UK, the fourth largest producer of textile waste, has been losing its grip from being a nation that was leading in delivering key interventions through governmental policies for the fashion sector. On June 8, 2022, erstwhile Prime Minister Boris Johnson had expressed his support for the new 10-year Fashion Industry Sustainable Change Programme, aimed at creating a world-leading circular fashion and textiles eco-system in the UK.
Policy support for sustainability
The PM’s office collaborated with the British Fashion Council (BFC), unveiled the 10-year Fashion Industry Sustainable Change Programme, which Johnson said would bring opportunities across the UK to meet the government’s Climate Action Plan of environmental and societal change. UK Fashion & Textiles Association (UKFT) has been working closely with the British Fashion Council (BFC), Innovate UK and other stakeholders to attract wide-ranging government support for a new 10-year Fashion Industry Sustainable Change Programme, focused on creating a world-leading circular fashion and textiles eco-system in the UK.
Shortly after the event, Boris Johnson had pledged $97.5 million of government money for the scheme. Nigel Lugg OBE, chair of UKFT, said that this is a pivotal time for UK fashion and textiles. Lugg felt that In order to survive and grow, it was essential that the sector strengthens its sustainable competitiveness. It will mean a fundamental change and one that needs to be delivered at pace and will call for new skills and new jobs.
Ground reality in the UK
A report published by Hubbub claims the UK government has failed to tackle fast fashion. The research found there has been a ‘lack of progress’ made by UK governments, despite what Hubbub calls ‘growing concerns’ of the environmental and human rights damage caused by the fast fashion industry. According to Oxfam, 13 million items of clothing are sent to landfill in the UK every week which does not support the government’s waste reduction targets. The research looks at government progress in tackling fast fashion and found it has published only 19 policies in five, despite the fast fashion industry being the second largest user and polluter of water globally and one of the largest contributors to modern slavery.
The majority of the policies were proposed in a way that was ‘unlikely to lead to implementation’, the research concluded. For example, five per cent of policies (one policy) contained any details of a cost and/or budget, it says.32 per cent policies proposed actively sought to address the issue of fast fashion, rather than just increasing awareness. The policies were largely introduced in broad strategies aimed at tackling the waste issue rather than directly tackling fast fashion. Of the policies that sought to directly tackle fast fashion, they were aimed at providing voluntary guidance and standards or attempts to enable producers to make change, but no stronger incentives, regulations or legislation have been proposed to date.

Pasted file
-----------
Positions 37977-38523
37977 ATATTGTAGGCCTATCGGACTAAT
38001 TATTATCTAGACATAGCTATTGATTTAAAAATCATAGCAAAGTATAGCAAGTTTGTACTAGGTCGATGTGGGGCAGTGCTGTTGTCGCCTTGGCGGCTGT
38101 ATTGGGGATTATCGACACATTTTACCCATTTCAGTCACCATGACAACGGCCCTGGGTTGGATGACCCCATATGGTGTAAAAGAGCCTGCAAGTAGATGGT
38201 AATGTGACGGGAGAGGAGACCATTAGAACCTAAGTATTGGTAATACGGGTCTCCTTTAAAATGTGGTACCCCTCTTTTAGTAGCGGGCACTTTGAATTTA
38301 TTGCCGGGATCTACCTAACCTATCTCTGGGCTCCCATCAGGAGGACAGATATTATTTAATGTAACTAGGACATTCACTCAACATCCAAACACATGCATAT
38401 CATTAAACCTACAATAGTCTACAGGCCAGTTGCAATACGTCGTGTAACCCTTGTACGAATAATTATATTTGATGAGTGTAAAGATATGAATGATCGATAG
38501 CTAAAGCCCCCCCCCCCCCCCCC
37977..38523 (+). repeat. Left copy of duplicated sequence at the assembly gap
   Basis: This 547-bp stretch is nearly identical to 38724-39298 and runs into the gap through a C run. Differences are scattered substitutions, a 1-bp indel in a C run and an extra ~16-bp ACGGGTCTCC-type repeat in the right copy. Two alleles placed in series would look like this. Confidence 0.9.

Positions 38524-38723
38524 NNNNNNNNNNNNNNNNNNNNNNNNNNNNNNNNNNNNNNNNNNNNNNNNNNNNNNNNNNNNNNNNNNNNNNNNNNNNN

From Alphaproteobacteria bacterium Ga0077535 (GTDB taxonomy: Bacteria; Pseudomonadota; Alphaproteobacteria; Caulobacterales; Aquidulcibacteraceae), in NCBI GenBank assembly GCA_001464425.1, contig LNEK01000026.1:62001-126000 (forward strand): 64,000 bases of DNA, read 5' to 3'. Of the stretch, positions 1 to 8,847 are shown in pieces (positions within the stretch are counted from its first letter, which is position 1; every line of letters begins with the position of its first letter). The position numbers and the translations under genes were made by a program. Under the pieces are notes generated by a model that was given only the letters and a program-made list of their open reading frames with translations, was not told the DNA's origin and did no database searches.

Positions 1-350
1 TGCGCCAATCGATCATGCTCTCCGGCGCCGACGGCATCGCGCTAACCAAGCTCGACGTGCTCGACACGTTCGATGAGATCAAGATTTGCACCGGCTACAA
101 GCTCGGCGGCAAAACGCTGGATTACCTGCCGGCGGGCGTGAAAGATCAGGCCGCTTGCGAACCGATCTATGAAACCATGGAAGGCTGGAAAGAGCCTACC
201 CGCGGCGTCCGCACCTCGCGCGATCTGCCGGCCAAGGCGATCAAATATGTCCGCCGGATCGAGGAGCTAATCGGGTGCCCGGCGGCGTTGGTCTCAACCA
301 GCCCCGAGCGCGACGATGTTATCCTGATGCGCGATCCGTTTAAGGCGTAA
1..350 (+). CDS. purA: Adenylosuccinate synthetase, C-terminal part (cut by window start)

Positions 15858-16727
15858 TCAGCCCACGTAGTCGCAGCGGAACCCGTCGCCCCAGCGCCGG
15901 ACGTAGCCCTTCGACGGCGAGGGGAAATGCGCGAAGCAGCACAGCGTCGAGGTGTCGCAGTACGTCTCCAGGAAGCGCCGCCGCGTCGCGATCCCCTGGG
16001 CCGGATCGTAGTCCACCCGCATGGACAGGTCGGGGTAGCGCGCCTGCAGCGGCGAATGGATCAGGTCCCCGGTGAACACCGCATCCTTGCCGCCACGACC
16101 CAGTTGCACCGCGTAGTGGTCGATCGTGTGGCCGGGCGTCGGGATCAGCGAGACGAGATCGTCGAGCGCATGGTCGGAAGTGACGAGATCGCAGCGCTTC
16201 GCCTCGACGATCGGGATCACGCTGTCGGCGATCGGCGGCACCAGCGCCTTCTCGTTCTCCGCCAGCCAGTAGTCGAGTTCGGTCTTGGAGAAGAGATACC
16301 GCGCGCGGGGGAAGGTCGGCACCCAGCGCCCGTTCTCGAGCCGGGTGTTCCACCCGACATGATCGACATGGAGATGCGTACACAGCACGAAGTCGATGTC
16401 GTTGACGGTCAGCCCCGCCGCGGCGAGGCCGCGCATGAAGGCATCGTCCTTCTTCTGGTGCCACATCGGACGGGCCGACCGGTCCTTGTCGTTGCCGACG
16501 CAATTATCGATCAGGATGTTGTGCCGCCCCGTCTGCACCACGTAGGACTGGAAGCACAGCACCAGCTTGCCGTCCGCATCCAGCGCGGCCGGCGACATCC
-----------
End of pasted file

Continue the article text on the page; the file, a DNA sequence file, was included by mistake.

Mishandling fast fashion as an issue
The Hubbub research also criticized the fact that that all policies have been proposed by the Department for Environment, Food and Rural Affairs (Defra) – a department that is not ‘technically responsible for fashion’. Fashion as a policy area technically falls under the remit of the Department for Culture, Media and Sport. The research says lack of cross-departmental work has resulted in the policies having a narrow focus on the relation between fast fashion and waste reduction, with little positive impact on waste reduction.
Circularity is a failure
UKFT has tried hard to impress on the implementation of policies regarding circularity and has met with limited success. It has managed to address the circularity of a mere 10 per cent of its annual fashion and textile waste of around two million tonnes. The main problem lies with the lack of direction in the Textile 2030 Roadmap.